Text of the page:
Tropical Depression 10F (2004)

Last updated
Tropical Depression 10F
Tropical depression (Aus scale)
Tropical storm (SSHWS)
10F 07 apr 2004 2249Z.jpg
Tropical Depression 10F on April 7, 2004
FormedApril 5, 2004
DissipatedApril 9, 2004
Highest winds 10-minute sustained: 55 km/h (35 mph)
1-minute sustained: 65 km/h (40 mph)
Lowest pressure995 hPa (mbar); 29.38 inHg
Fatalities11 total
Damage$4.17 million (2004 USD)
Areas affected Fiji
Part of the 2003–04 South Pacific cyclone season

Tropical Depression 10F (JTWC designation: 22P) was a small tropical depression that became the deadliest tropical cyclone of the 2004 season, claiming 11 lives in the Fiji islands.

Contents

Meteorological history

Map plotting the track and intensity of the storm, according to the Saffir-Simpson scale 22-P 2004 track.png
Map plotting the track and intensity of the storm, according to the Saffir–Simpson scale

Tropical Depression 10F was first identified early on April 5 by the Regional Specialized Meteorological Center in Nadi, Fiji as a weak tropical disturbance. [1] The disturbance at this time was located about 700 km (435 mi) to the north of Port Vila, Vanuatu and was embedded within a monsoon trough that extended from the Solomon Islands to the north of Fiji. [1] Major convection around the system was displaced to the north and north east of the low level circulation center. [1] The system was located within a favorable area to develop further with sea surface temperatures of over 30 °C and light vertical windshear. [1]


Preparations and impact

Thousands of tourists holidaying in Fiji were asked to remain indoors while the tropical depression affected Fiji with domestic flights in and out of Fiji canceled. [2] People were also advised not to go out to sea and were advised to take precautions. [2] Public servants were also told to go home after ensuring that emergency procedures were in place, while schools were closed so that students could get home safely. [2]

Tropical Depression 15F brought strong winds heavy rain and flooding to Viti Levu and the Yasawa and Mamanuca group of islands. [2] The depression caused a total of F$5.6 million (US$4.17 million) in damage, while at least 11 people were confirmed dead. [3] Damage and destruction caused by the depression was confined to a thin strip where the tropical depression had passed. [3] Many roads and bridges in Ba and Rakiraki were flooded causing landslides and severe damage to infrastructure and public utilities was reported. [2] [3] Family homes were severely damaged or were destroyed by being blown or washed away. Crops were also severely damaged or destroyed. [2] [3] The business community also suffered severely as the kings road between Ra and Tailevu was closed to all traffic for several days as parts of the road were washed away. [3] Communications were also severely affected at the height of the storm. [3]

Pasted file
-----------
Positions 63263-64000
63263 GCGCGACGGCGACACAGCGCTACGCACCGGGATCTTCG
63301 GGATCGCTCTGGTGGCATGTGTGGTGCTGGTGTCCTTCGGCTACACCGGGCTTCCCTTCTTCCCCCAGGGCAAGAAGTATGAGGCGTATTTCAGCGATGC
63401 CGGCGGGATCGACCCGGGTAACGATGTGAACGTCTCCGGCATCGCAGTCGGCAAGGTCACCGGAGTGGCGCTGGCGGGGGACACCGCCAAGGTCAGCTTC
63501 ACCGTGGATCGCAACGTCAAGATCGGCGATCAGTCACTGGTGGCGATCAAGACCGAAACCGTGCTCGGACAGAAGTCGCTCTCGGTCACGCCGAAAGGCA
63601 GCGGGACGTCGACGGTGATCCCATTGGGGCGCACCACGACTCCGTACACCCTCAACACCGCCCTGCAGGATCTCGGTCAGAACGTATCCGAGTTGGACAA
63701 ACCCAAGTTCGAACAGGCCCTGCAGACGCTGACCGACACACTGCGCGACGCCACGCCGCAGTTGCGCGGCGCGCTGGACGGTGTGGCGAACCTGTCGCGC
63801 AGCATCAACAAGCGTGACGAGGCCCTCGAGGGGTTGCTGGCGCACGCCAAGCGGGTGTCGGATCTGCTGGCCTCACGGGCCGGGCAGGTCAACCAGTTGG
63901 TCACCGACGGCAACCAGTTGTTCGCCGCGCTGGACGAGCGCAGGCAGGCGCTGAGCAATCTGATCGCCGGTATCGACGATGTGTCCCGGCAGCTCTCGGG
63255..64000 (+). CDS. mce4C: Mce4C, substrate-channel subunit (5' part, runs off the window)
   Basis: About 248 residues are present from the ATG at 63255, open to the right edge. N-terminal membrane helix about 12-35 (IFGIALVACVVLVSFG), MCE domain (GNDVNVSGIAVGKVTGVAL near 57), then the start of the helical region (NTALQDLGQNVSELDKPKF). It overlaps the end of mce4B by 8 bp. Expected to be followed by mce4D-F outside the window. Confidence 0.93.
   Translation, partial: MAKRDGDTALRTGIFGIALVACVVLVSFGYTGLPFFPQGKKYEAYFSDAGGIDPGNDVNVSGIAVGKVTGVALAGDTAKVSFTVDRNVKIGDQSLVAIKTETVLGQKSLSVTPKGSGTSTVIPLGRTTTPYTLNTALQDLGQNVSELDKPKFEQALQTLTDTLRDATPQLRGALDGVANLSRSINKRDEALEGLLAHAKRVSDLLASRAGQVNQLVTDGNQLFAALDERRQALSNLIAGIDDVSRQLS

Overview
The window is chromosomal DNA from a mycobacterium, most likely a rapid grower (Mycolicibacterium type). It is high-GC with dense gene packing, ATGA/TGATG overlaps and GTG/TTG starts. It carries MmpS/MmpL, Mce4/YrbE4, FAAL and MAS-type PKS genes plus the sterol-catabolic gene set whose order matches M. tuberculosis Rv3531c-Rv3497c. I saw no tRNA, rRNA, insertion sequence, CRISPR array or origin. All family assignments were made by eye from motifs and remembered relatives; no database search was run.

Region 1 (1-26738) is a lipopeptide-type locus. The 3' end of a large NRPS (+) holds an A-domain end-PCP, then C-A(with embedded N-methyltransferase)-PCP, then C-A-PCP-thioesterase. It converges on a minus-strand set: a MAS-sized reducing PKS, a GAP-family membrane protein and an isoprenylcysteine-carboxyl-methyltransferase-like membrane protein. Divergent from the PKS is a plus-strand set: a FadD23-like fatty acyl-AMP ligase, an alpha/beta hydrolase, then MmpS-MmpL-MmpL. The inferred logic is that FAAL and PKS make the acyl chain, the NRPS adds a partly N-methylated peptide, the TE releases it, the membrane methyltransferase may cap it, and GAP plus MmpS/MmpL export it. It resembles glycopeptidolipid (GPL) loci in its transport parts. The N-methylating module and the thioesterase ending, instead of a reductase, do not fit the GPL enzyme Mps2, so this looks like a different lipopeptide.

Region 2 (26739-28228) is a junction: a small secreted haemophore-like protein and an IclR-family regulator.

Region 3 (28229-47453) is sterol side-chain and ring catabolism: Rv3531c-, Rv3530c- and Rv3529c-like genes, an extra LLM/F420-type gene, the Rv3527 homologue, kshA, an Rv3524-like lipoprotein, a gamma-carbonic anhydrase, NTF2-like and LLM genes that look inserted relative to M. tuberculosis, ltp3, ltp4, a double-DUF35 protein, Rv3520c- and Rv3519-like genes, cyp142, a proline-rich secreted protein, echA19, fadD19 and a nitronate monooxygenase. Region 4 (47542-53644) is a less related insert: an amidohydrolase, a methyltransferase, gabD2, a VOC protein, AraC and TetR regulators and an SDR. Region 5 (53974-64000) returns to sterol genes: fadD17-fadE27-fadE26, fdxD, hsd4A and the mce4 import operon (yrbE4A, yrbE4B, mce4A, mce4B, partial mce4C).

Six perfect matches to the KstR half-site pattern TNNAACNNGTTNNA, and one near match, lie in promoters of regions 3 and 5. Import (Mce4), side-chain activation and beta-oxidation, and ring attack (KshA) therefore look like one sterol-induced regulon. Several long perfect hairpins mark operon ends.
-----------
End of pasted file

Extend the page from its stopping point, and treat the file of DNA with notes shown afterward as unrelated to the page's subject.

The National Disaster Management Committee of Fiji initially reported on April 11 that seven people had died from the tropical depression with nine people missing. [4]

A woman was swept away while trying to cross the flooded Wainimala River in Naitasiri province, while another women was swept off a flooded bridge in Rakiraki. [5]

By April 12, the Fijian red cross had distributed more than $80,000 F$80,000 (US$40,000) worth of food parcels, however the food parcels were only expected last for two weeks. [6]

See also

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References

  1. 1 2 3 4 "Severe Weather Warnings issued on 2004-04-05". Fiji Meteorological Service . MT Archive. 2004-04-06. Retrieved 2010-06-10.
  2. 1 2 3 4 5 6 "Tropical depression causes flooding in Fiji's west". Radio New Zealand International. 2004-04-08. Archived from the original on 2010-06-13. Retrieved 2010-06-12.
  3. 1 2 3 4 5 6 "Tropical Cyclone Country reports: Fiji 2006-08" (PDF). Fiji Meteorological Service . World Meteorological Organization. Archived from the original (PDF) on March 7, 2012. Retrieved 2010-06-02.
  4. "Fiji confirms seven dead, nine missing after tropical depression". April 11, 2004 via NewsLibrary.
  5. "Two people die in Fiji floods". Radio New Zealand International . April 9, 2004. Retrieved November 24, 2011.
  6. "NZ Top NZ News Stories from NZCity".